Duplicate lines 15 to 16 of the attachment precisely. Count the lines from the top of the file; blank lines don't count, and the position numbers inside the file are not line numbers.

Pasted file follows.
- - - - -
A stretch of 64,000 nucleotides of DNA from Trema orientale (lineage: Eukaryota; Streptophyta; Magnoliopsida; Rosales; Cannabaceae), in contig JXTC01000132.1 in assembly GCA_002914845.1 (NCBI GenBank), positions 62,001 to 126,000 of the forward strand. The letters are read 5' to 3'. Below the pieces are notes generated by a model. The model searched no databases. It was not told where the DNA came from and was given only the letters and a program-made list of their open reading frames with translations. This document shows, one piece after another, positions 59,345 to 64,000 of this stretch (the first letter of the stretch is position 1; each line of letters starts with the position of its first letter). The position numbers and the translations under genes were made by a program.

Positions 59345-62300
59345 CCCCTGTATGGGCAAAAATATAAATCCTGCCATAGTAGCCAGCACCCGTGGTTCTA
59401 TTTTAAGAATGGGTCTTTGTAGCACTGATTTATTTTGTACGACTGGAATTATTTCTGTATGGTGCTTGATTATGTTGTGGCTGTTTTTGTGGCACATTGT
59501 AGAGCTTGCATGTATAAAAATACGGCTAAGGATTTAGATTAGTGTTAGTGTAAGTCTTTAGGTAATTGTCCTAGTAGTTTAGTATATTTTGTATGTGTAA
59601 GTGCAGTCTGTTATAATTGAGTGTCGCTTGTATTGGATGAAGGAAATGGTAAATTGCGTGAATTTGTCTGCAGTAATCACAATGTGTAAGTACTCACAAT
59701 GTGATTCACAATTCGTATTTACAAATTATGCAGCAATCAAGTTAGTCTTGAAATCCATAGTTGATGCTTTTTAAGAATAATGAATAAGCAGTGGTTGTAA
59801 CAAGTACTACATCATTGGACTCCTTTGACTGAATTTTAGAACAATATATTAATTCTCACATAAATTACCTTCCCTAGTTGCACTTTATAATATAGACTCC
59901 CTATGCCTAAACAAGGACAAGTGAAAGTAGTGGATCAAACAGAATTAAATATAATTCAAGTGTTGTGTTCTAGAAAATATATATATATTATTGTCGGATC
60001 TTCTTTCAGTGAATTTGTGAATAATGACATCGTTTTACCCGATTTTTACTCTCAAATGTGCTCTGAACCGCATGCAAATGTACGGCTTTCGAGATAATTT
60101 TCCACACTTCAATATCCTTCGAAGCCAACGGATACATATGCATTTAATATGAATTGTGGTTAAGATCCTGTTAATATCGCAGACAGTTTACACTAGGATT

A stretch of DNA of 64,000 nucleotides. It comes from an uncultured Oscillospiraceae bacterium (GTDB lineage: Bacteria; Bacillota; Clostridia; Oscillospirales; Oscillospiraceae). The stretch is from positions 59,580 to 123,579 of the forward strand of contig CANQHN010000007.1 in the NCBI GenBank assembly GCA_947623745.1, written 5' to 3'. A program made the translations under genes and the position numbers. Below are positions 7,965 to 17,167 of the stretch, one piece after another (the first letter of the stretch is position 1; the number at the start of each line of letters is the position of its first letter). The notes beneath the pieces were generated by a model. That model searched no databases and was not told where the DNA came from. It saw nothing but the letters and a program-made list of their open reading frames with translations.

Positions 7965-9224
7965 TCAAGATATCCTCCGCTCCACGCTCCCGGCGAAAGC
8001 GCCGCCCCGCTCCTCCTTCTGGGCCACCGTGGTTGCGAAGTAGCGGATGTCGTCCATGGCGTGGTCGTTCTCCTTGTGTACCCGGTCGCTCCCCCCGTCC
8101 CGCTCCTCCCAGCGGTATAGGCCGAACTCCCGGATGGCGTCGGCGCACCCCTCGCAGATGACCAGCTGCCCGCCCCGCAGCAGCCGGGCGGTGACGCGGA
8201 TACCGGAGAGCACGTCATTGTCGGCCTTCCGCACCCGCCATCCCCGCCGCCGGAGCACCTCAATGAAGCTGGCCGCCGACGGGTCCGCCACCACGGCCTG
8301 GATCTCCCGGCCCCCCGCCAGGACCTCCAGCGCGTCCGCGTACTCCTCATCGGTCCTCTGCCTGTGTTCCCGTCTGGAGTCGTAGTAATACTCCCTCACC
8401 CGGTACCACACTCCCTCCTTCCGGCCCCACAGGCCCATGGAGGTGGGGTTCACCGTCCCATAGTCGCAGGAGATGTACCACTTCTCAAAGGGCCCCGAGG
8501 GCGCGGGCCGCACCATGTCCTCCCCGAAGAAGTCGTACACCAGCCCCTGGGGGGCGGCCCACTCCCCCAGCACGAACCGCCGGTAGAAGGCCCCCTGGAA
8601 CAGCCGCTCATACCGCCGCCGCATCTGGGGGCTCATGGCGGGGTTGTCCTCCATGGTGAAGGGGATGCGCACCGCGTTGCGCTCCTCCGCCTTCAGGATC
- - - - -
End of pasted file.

8001 GCCGCCCCGCTCCTCCTTCTGGGCCACCGTGGTTGCGAAGTAGCGGATGTCGTCCATGGCGTGGTCGTTCTCCTTGTGTACCCGGTCGCTCCCCCCGTCC
8101 CGCTCCTCCCAGCGGTATAGGCCGAACTCCCGGATGGCGTCGGCGCACCCCTCGCAGATGACCAGCTGCCCGCCCCGCAGCAGCCGGGCGGTGACGCGGA